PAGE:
• Rob Honeycutt says:

          Absolutely. That’s all part and parcel with Lean manufacturing. You build to demand with the most minimal in-process inventory levels. That way, if markets do change (as they are 100% certain to do), then you’re not sitting on a huge about of inventory to blow out.

          All too often companies don’t want to pollute the market with their outdated product, so rather than try to discount that product they’ll destroy it instead. And that’s just unconscionable.

    • Omega Centauri says:

      Young people being attracted to Ipods, and earbuds instead of race cars and speedboats. I’d say thats an important change in the right direction.

  4. Leif says:

    Good points made by all. On a different tack, “Blue Tooth” tech ear buds could also function as hearing aids. Functioning as a much less expensive alternative to the overpriced products currently on the market. Electronics and rechargeable batteries could live on a medallion or in a pocket. Directly linking the user to theater, TV, phone etc.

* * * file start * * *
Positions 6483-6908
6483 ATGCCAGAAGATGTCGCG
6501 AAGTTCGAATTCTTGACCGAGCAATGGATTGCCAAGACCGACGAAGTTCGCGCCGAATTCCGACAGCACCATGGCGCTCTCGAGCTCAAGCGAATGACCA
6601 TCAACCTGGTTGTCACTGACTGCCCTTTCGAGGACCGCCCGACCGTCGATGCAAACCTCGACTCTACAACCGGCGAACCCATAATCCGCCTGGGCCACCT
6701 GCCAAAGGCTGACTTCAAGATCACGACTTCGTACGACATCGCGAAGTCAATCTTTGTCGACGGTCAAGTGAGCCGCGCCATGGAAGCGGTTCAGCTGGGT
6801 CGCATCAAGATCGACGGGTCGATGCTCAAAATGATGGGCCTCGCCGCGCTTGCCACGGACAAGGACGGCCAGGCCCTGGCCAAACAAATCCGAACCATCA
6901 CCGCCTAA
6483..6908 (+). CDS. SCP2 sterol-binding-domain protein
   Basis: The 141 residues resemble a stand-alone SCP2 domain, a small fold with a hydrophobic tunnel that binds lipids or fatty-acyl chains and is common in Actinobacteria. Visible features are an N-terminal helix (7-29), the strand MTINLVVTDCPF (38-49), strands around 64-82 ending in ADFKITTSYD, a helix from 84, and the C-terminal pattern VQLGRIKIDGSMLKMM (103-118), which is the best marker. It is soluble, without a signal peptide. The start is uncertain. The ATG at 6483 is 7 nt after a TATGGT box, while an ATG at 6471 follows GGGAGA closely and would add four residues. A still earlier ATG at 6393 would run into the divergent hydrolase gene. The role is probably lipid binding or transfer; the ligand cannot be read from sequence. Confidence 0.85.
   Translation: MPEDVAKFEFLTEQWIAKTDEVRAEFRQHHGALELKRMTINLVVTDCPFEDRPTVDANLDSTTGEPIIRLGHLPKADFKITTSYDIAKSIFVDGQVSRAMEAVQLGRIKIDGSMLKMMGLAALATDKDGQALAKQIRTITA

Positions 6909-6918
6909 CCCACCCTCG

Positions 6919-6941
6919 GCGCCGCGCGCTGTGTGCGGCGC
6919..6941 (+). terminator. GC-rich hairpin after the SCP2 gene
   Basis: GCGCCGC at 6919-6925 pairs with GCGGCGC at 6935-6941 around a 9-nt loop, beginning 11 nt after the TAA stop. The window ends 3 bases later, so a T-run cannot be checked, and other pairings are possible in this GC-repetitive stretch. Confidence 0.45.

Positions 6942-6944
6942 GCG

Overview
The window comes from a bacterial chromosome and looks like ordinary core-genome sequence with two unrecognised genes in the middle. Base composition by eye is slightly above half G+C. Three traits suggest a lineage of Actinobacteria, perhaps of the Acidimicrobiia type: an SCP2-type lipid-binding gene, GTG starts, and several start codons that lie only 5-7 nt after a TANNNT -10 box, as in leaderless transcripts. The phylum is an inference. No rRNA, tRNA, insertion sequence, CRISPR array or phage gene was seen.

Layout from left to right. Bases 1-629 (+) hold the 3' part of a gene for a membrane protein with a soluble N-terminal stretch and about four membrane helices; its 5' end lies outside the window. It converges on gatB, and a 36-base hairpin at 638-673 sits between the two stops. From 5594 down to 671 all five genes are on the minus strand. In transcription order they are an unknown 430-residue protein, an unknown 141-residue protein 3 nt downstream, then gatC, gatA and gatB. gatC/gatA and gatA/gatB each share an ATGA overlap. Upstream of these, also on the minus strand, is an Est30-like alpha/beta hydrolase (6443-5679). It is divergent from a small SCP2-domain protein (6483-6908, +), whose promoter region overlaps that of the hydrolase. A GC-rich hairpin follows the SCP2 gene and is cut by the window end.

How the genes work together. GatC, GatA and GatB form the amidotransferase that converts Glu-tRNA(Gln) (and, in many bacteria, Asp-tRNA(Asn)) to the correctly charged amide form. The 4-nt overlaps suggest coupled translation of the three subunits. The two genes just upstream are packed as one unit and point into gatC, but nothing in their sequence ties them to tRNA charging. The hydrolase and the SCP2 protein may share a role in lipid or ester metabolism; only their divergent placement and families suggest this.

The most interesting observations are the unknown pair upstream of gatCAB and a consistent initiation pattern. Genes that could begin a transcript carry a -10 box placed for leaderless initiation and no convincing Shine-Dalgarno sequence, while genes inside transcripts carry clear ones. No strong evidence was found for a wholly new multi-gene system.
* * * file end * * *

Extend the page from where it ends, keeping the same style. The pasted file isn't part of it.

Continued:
5. john c. wilson says:

    I own a Timbuk2 bag and it’s seen a lot of hard service and continues to be wonderful. I’ve every reason to be friendly to the author here.

    But I’ve worked in production control in a few plants where the Deming lean folderol was the fashion. It never works. It’s top-down big picture rubbish.

    As for Toyota, has anyone ever looked at their parts book? Ever changed a light bulb in a Lexus? The design process is so utterly irrational it is hard to believe the same team achieves wonders in production.

    The real problem is we have a culture that rewards big-deal, big-picture dick swinging. The personality that is good at minding details and taking care of daily business is shoved into a corner. Sociopaths do spectacularly well. Someone whose main virtue is doing actual work is purely doomed to be kicked around.

    Human capital is completely ignored in our system. Small shops like Timbuk2 are about the only place you’ll see efficiency. Small shops no matter how productive are being squeezed out of existence. That segment of the economy is on the ropes.

    Bucky Fuller was right when he said our economy operates at an overall efficiency of 1% or maybe 2% and he could only make such a statement because he was incurably an optimist.

    • Rob Honeycutt says: